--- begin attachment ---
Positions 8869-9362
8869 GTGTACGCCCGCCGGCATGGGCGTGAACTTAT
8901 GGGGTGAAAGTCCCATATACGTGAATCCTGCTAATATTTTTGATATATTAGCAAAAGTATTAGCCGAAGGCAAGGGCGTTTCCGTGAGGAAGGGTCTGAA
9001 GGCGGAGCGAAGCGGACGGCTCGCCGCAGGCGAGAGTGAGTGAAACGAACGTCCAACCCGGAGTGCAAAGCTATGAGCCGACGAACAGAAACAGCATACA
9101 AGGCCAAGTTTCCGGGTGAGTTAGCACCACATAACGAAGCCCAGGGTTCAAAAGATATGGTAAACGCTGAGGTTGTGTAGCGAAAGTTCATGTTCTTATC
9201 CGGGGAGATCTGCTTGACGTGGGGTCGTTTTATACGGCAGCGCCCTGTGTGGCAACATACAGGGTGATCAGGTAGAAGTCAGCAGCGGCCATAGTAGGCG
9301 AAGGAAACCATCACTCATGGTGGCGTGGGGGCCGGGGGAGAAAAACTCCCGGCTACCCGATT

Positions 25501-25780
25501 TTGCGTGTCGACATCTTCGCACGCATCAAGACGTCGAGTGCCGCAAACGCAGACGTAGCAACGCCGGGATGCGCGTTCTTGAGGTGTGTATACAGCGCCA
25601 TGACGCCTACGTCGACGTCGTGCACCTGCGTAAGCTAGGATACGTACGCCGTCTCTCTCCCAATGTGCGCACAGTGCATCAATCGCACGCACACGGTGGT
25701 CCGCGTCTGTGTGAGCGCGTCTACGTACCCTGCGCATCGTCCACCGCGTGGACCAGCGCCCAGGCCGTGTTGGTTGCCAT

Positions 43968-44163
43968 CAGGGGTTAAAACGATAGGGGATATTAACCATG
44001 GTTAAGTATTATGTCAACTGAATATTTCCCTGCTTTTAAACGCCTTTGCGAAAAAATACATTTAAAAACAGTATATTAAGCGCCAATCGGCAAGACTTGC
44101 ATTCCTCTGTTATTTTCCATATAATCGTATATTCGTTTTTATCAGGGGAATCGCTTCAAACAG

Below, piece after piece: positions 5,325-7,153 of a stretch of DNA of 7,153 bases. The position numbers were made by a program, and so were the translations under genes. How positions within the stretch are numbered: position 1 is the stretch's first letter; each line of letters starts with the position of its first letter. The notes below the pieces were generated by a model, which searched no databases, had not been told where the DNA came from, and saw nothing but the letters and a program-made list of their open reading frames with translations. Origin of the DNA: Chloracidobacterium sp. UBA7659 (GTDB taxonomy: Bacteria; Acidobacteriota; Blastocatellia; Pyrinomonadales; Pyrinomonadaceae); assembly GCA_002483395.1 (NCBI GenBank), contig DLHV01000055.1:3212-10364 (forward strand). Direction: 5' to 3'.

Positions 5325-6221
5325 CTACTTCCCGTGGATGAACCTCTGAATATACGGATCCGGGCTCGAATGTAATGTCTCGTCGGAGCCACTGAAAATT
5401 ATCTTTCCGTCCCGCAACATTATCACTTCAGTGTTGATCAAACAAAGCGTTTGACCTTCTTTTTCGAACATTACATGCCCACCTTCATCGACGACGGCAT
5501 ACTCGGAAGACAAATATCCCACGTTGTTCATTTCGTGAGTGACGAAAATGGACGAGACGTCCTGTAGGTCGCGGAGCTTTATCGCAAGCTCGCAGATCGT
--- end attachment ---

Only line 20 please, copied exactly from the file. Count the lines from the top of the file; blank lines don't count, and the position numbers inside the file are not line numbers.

5501 ACTCGGAAGACAAATATCCCACGTTGTTCATTTCGTGAGTGACGAAAATGGACGAGACGTCCTGTAGGTCGCGGAGCTTTATCGCAAGCTCGCAGATCGT